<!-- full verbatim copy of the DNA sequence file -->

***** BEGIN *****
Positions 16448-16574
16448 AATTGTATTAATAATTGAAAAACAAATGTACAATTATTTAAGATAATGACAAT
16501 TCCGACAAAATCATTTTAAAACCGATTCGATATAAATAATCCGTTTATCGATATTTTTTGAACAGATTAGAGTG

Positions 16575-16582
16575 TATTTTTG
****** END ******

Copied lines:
Positions 16448-16574
16448 AATTGTATTAATAATTGAAAAACAAATGTACAATTATTTAAGATAATGACAAT
16501 TCCGACAAAATCATTTTAAAACCGATTCGATATAAATAATCCGTTTATCGATATTTTTTGAACAGATTAGAGTG

Positions 16575-16582
16575 TATTTTTG